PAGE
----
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with their forces to Venice. The conspirators were not disconcerted; they assembled, and attacked the doge and his friends, who were collected in a body around the palace. The place of St. Mark was the scene of this tumultuous battle, which lasted many hours, but was attended with more noise and terror among the inhabitants, than bloodshed to the combatants. Some of the military governors arriving with troops, the contest ended in the rout of the conspirators. A few nobles had been killed in the engagement; a greater number were executed by order of the senate. Theipolo, who had fled, was declared infamous, and an enemy to his country; his goods and fortune were confiscated, and his house razed to the ground. After these executions, it was thought expedient to receive into the grand council several of the most distinguished families of citizens.

Those two conspiracies having immediately followed one another, spread an universal diffidence and dread over the city, and gave rise to the court called the Council of Ten, which was erected about this time, merely as a temporary tribunal, to examine into the causes, punish the accomplices, and destroy the seeds of the late conspiracy: but which, in the sequel, became permanent. I shall wave farther mention of this court, till we come to the period when the state inquisitors were established; but it is proper to mention, that the ecclesiastical court of inquisition was also erected at Venice, in the reign of the doge Gradonico.

The popes had long endeavoured to introduce this court into every country in Europe; they succeeded too well in many; but though it was not entirely rejected by the state of Venice, yet it was accepted under such restrictions as have prevented the dismal cruelties which accompany it

in other countries.

This republic seems, at all times, to have a strong impression of the ambitious and encroaching spirit of the court of Rome; and has, on all occasions, shewn the greatest unwillingness to intrust power in the hands of ecclesi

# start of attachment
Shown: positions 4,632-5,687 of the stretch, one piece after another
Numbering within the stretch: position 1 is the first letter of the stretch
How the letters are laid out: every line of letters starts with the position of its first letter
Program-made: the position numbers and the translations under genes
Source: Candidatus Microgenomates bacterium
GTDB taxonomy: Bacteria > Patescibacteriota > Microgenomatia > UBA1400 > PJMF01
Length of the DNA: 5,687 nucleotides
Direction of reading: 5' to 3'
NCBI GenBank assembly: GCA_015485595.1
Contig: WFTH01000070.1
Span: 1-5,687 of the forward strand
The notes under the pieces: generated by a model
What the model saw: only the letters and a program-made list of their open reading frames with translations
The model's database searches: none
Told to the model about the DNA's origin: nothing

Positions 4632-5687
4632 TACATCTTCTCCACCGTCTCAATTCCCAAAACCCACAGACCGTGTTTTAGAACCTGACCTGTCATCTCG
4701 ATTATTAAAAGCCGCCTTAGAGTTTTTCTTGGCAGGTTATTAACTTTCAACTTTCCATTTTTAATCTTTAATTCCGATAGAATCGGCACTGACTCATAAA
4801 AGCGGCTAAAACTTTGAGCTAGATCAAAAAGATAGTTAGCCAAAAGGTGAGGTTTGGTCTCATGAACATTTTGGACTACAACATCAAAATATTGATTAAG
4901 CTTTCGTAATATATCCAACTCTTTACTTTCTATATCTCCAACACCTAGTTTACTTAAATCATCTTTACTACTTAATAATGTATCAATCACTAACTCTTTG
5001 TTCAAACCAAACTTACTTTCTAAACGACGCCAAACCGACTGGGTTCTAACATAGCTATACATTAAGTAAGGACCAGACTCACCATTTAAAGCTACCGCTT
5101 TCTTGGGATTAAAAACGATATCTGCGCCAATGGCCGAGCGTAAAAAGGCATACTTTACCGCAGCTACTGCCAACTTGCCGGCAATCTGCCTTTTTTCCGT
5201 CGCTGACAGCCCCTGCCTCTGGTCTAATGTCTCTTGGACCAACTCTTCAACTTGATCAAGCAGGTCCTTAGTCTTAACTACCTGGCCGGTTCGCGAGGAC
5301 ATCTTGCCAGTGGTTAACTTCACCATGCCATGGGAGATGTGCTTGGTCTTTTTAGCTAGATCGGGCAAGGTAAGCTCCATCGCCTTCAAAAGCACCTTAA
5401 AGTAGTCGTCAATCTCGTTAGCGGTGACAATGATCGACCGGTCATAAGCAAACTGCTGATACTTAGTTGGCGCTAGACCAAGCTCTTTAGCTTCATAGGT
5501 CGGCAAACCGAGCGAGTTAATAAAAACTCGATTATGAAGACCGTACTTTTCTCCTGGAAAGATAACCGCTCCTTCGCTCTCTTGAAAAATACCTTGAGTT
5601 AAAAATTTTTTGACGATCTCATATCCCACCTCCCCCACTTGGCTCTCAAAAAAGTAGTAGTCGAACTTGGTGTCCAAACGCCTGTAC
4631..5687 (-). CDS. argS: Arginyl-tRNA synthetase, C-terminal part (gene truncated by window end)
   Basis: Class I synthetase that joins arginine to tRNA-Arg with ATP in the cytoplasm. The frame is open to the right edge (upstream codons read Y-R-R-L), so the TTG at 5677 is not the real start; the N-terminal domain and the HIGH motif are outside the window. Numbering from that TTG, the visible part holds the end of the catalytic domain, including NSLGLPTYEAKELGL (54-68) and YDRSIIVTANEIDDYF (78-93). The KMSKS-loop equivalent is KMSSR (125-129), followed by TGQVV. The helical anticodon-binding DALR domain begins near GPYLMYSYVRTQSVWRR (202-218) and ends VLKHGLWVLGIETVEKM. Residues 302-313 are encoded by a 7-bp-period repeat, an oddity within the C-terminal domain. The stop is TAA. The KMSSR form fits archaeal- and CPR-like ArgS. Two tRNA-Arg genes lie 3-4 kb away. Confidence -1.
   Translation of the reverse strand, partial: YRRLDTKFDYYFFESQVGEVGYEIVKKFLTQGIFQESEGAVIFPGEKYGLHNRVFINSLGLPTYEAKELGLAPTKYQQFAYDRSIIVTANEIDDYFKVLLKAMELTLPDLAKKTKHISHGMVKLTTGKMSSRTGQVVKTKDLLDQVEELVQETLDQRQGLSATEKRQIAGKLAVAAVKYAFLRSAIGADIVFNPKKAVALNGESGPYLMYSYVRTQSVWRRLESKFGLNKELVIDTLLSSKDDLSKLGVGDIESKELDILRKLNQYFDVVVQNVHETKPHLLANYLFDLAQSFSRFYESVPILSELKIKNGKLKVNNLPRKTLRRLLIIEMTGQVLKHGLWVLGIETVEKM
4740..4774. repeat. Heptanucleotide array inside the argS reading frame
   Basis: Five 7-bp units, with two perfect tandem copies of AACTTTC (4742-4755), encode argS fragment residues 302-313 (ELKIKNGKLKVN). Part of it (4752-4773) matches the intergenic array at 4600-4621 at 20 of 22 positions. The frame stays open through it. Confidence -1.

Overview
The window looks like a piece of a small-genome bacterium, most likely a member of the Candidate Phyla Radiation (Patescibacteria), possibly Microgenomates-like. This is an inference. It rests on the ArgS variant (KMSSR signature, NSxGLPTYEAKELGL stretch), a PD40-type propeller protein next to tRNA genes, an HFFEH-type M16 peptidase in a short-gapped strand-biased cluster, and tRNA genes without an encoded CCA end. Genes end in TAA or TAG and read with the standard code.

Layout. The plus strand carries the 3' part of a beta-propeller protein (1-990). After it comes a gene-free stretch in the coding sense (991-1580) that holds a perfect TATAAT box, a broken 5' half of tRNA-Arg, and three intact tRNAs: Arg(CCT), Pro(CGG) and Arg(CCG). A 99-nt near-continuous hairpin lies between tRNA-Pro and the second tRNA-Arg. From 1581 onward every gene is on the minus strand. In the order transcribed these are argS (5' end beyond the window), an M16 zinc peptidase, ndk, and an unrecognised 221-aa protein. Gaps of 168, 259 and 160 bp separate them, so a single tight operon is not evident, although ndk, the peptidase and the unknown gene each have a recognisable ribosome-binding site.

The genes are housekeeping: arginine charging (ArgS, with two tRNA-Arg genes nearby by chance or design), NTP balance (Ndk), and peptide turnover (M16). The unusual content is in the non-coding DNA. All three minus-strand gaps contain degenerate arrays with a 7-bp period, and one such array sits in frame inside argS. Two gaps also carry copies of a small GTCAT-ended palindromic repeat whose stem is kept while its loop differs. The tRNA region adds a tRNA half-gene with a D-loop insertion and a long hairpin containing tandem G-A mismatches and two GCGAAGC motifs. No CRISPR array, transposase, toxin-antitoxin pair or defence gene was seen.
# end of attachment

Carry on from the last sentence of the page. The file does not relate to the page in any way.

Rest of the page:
astics. Of this, the Venetians gave an undoubted proof at present; for while they established a new civil court of inquisition, with the most unlimited powers, they would not receive the ecclesiastical inquisitions, except on conditions to which it had not been subjected in any other country.

The court of Rome never displayed more address than in its attempts to elude those limitations, and to prevail on the senate to admit the inquisition at Venice, on the same footing as it had been received elsewhere; but the senate was as firm as the pope was artful, and the court of inquisition was at last established, under the following conditions.

That three commissioners from the senate should attend the deliberations of that court, none of whose decrees could be executed without the approbation of the commissioners.

Those commissioners were to take no oath of fidelity, or engagement of any kind, to the inquisition; but were bound by oath to conceal nothing from the senate which should pass in the holy office,

That heresy should be the only crime cognizable by the inquisition; and, in case of the conviction and condemnation of any criminal, his goods and money should not belong to the court, but to his natural heirs.